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Universities shut campuses as fires continue in three states

Image: NSW Rural Fire Service

ANU closes and Wollongong facilities are to be used as emergency accommodation

The University of Wollongong has closed three of its regional campuses on the south coast of New South Wales as catastrophic bushfires continue to burn across the region.

In South Australia, a massive fire on Kangaroo Island has destroyed the Flinders-Baudin Research Centre, a University of Adelaide field station that played a major role in biodiversity research programmes.

Two people have died in the Kangaroo Island fires. They are Richard Lang, a pilot who operated desert tours, and his son Clayton Lang, one of Australia’s leading reconstructive surgeons and supervisor of surgical training at the Queen Elizabeth hospital in Adelaide.

Victorian premier Daniel Andrews called for the federal government to provide military support for evacuations in East Gippsland, where more than 4,000 people were trapped on a beach. His request was met and is credited with forcing prime minister Scott Morrison to call out 3,000 Australian Defence Force reserve personnel to help volunteer firefighters with emergency evacuations. 

Smoke from the NSW bushfires has blanketed Canberra for over a week, resulting in the closure of government buildings and the shutdown of the Australian National University due to health concerns related to air pollution.     

Announcing the Wollongong campus closures, vice-chancellor Paul Wellings said many university staff were volunteers with the NSW rural fire service and lived in towns and rural communities affected by the bushfires.

After weeks of extreme summer weather conditions, the fires have destroyed more than 1,482 homes in NSW and burned almost five million hectares. So far, 18 people have died, including three volunteer firefighters. There are presently 136 fires burning across the state, and 69 of these are not yet under control.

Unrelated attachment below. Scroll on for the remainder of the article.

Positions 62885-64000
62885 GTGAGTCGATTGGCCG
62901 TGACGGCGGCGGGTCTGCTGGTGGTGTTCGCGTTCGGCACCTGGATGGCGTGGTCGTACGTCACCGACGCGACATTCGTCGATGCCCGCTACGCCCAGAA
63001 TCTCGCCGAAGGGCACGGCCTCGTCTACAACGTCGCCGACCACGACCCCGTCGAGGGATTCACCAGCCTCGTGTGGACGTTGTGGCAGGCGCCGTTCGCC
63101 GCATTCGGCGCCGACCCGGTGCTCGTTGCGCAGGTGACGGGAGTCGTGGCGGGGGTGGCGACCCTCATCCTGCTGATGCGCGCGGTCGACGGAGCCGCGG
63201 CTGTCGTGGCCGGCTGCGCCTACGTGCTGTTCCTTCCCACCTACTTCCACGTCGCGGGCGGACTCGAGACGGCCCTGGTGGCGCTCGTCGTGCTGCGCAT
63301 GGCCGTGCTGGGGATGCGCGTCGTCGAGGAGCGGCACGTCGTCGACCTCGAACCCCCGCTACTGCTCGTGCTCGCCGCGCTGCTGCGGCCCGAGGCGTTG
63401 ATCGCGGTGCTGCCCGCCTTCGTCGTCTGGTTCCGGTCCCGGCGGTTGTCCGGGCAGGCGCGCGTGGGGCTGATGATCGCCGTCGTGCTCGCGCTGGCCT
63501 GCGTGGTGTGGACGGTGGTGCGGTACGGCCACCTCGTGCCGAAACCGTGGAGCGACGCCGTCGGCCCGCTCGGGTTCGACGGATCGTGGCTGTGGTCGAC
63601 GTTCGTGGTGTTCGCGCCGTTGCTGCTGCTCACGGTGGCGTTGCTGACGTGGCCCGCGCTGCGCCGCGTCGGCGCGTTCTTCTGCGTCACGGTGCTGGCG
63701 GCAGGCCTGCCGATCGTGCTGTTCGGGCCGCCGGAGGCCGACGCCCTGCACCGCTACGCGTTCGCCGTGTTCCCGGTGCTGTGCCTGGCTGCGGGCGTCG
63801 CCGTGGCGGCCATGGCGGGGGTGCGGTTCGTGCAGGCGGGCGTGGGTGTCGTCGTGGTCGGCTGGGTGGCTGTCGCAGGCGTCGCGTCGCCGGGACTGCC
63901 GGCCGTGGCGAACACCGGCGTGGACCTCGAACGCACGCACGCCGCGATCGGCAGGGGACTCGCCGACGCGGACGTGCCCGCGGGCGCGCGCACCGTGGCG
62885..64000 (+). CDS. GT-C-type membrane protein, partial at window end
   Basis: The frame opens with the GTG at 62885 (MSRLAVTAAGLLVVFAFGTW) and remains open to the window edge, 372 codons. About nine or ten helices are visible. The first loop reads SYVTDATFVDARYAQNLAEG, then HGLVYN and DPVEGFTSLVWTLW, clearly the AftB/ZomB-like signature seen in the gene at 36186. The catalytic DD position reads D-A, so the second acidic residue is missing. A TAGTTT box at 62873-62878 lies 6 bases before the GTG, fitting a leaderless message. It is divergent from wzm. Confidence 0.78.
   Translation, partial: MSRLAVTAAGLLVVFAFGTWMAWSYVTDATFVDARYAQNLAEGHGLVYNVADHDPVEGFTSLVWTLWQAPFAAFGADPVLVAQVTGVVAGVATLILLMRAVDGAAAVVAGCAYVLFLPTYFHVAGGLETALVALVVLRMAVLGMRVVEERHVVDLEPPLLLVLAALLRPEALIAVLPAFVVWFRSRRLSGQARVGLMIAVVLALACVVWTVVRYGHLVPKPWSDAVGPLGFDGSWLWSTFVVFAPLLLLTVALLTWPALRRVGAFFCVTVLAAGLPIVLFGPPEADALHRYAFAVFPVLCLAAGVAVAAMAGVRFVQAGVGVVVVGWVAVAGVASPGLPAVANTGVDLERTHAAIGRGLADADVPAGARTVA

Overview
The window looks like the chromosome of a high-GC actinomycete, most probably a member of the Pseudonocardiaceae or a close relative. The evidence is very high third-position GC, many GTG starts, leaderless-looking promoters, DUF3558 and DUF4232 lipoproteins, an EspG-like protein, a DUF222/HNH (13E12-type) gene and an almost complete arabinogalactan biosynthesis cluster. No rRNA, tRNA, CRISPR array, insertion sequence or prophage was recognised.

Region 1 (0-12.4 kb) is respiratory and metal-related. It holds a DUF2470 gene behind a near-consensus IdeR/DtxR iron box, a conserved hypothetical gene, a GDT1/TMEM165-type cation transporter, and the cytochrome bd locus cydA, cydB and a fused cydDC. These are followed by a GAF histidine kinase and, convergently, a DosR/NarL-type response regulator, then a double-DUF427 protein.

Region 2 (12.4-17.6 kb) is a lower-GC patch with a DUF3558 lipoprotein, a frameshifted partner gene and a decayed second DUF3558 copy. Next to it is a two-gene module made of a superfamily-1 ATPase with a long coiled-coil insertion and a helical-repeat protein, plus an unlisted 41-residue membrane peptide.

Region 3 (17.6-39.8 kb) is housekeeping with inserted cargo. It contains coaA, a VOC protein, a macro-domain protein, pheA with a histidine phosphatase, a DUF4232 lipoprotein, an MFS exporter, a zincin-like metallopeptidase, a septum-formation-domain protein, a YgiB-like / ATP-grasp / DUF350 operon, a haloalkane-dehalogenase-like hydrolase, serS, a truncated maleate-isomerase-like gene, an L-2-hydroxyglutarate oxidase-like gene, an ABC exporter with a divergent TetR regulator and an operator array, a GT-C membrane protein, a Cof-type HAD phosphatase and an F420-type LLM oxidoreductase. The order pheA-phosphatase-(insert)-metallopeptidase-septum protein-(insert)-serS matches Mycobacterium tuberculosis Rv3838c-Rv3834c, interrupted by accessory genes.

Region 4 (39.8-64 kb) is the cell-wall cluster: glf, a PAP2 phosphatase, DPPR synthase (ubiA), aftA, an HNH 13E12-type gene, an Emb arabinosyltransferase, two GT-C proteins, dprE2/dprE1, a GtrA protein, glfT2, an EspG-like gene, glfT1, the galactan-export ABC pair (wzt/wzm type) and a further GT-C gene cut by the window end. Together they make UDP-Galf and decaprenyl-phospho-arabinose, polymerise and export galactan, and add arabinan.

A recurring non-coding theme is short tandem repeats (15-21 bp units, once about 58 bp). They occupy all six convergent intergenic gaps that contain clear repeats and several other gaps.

“On behalf of everyone at the University of Wollongong, I offer condolences and sincere sympathy to the students, staff, residents and visitors who have lost loved ones, homes, businesses or property during these devastating fires,” Wellings said in a university statement.

“I also thank all those serving with the NSW rural fire service and other emergency services and supporting organisations for your courage and selfless dedication during this time.”

The university has closed its campuses at Bega, Batemans Bay and Nowra, and will use the facilities to provide emergency accommodation as local evacuation centres.

“As some staff and students have endured losses and cannot safely reach their campus, this temporary suspension of operations will allow for the immediate danger to pass and time for the community to adjust,” Wellings said.

“A reassessment of the bushfire threat will be made throughout next week to determine if any further postponement of normal operations is required.”

The ANU is expected to reopen on 8 January.

“There is no immediate threat to the campus, and this is a precautionary measure to ensure the health and wellbeing of our community,” acting vice-chancellor Mike Calford said in a university statement.

“For staff directly affected by the fires, if you are unable to return to Canberra, or require extra support, the university will provide access to ex-gratia leave.”